Slavoj Žižek says somewhere (who can keep track?) that capitalism requires flexible workers. Likewise, patriarchy demands flexible women. It makes me wonder if I am not my body might at times be the shadow-statement of a wish for stronger boundaries, uttered by those who yearn for fuller agency. I am not my body = You are not my body.

Several years ago, I stopped adjusting my students physically. Not only because I realized that my (substantial) asana training was insufficient to the physiotherapy-level interventions that it encouraged me to perform, but also because I realized I was unclear about why, beyond preventing injury, I wanted to intervene into the space of another person’s body at all. What did I want my student to do? Why? How did I want her to express herself? Why? I even stopped giving verbal adjustments for the most part. I still remember the moment that I approached a female student to give a very benign suggestion regarding femoral grounding in the back leg of a standing posture, and then I stopped in my tracks, realizing that I didn’t feel I had the authority to interrupt her process. I didn’t know what her history with authority was and how she might respond to an exchange she found critical, regardless of how relaxed I was in my approach. I flashed on something larger as well – that this person is inheriting two centuries of vigorous attempts to reclaim bodily agency, and do we really need another man in the world telling women what to do or how to look? (Of course, this is all in the abstract. In that personal moment, it’s just as likely that she would have benefited from the attention and direction. But I had to take a pause. She is not just the body I am seeing. She is not a body for me to interfere with.)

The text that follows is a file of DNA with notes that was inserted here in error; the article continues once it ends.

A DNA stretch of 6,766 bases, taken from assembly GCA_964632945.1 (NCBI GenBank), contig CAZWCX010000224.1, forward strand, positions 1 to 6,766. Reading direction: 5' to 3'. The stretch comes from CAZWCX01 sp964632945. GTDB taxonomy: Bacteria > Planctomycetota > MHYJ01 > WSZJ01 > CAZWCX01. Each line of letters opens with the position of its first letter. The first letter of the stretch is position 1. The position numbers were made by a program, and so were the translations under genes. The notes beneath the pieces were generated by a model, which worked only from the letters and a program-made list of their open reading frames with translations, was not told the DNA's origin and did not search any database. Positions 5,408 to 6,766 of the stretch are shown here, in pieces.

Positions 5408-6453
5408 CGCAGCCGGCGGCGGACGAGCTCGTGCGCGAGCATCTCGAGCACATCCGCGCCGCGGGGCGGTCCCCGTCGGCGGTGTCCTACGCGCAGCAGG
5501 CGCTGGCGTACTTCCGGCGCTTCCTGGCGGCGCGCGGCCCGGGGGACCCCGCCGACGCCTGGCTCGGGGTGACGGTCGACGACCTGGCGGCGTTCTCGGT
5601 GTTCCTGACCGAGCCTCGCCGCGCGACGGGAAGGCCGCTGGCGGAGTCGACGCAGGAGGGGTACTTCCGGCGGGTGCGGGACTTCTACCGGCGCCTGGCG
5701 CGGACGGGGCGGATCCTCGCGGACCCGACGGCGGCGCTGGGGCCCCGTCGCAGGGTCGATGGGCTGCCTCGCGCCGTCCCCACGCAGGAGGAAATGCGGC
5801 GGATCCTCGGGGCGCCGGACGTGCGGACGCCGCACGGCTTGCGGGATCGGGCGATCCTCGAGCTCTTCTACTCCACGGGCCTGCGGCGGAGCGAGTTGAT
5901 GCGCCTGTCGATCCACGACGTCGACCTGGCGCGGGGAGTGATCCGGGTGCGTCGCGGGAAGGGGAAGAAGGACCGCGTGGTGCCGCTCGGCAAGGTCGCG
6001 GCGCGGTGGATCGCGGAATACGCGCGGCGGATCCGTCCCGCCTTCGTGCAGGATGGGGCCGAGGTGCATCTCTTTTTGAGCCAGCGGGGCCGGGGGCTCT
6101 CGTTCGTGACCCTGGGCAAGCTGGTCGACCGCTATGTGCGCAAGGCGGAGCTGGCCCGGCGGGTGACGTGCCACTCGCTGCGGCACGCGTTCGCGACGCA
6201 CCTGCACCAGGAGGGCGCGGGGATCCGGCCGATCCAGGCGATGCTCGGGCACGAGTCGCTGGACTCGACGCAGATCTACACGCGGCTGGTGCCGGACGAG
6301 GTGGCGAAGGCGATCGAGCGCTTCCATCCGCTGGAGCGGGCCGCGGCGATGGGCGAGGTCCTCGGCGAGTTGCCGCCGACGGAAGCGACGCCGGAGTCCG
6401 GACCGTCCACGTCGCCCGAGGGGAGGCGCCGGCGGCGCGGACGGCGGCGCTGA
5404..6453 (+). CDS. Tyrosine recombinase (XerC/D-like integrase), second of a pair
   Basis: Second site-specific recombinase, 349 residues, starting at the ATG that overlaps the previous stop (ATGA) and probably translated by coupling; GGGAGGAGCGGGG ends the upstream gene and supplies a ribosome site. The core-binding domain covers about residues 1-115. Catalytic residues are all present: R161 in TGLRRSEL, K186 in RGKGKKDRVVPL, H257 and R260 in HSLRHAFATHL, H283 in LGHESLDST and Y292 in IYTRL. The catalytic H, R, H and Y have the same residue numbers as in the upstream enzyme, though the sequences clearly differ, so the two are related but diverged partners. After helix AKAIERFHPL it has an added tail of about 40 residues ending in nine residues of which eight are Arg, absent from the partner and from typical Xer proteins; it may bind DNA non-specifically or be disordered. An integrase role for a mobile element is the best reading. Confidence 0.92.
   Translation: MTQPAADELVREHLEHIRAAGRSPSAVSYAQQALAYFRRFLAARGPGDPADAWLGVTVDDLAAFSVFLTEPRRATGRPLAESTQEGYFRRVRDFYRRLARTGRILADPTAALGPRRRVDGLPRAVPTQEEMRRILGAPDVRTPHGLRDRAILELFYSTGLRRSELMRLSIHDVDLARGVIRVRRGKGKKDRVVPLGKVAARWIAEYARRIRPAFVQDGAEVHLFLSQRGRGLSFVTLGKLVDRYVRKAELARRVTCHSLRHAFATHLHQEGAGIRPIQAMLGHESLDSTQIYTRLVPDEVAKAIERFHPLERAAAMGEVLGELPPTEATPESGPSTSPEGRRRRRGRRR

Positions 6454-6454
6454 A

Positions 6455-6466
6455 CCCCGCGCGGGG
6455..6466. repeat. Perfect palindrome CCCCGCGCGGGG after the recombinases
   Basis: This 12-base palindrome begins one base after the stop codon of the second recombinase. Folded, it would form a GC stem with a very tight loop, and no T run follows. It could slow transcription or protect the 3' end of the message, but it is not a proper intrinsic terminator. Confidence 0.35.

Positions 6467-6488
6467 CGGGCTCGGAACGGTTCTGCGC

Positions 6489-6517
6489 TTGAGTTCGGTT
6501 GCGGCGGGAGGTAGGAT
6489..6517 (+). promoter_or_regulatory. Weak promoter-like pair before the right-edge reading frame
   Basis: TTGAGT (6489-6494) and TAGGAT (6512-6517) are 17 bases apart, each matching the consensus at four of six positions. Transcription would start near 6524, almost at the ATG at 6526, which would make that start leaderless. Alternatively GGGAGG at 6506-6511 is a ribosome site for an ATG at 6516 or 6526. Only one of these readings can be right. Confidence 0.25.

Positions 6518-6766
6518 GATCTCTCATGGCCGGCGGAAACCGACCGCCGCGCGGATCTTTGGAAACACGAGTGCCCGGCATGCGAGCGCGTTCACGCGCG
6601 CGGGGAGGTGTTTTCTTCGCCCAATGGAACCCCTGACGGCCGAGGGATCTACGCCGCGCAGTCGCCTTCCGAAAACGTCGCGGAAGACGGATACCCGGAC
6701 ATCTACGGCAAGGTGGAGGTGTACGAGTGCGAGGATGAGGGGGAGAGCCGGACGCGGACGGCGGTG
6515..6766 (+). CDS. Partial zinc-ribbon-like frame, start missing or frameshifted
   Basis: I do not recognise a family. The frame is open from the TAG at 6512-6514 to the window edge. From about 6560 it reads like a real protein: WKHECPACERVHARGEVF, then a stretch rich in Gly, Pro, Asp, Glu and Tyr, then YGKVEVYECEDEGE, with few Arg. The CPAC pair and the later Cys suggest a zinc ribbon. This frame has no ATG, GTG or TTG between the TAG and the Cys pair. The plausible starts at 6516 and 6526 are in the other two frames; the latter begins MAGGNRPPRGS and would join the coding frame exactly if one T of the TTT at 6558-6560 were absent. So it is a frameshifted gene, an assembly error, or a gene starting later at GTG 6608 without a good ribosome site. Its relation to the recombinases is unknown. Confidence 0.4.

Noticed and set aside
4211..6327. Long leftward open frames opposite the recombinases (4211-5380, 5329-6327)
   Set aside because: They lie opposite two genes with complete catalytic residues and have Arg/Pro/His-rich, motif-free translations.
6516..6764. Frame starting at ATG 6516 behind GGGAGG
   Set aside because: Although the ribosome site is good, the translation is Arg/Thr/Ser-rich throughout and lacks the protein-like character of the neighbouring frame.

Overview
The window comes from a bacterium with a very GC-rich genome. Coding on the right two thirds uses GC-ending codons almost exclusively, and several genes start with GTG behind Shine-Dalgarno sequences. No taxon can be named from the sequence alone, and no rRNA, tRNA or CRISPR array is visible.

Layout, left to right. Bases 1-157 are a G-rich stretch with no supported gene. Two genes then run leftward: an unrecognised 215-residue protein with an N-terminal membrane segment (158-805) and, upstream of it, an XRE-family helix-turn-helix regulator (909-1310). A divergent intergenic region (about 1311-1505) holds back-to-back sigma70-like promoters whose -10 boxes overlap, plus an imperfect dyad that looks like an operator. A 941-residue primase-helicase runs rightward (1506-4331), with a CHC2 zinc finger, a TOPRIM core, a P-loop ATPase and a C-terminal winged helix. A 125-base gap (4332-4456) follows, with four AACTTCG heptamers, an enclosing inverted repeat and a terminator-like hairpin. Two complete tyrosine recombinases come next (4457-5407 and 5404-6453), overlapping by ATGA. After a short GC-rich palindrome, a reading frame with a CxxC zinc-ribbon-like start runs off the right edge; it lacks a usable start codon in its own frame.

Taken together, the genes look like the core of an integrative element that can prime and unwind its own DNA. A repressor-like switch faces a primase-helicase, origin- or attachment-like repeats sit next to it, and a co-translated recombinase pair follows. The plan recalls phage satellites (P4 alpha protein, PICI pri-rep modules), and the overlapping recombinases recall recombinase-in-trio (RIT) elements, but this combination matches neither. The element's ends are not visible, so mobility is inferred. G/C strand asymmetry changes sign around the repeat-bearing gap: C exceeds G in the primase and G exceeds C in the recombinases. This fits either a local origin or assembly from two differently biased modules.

When I teach now, I no longer look at a posture as something to do, nor at the student as someone who should do it. I see the posture as something to try, and the student as someone who might find it interesting, with or without the potential benefit of my experience, which may or may not apply to them. However they engage the posture, it will be with their body: the body that they are, the body they live through, a body I am not, a body that does not exist as I experience it but as they do, in a way that I will never fully know.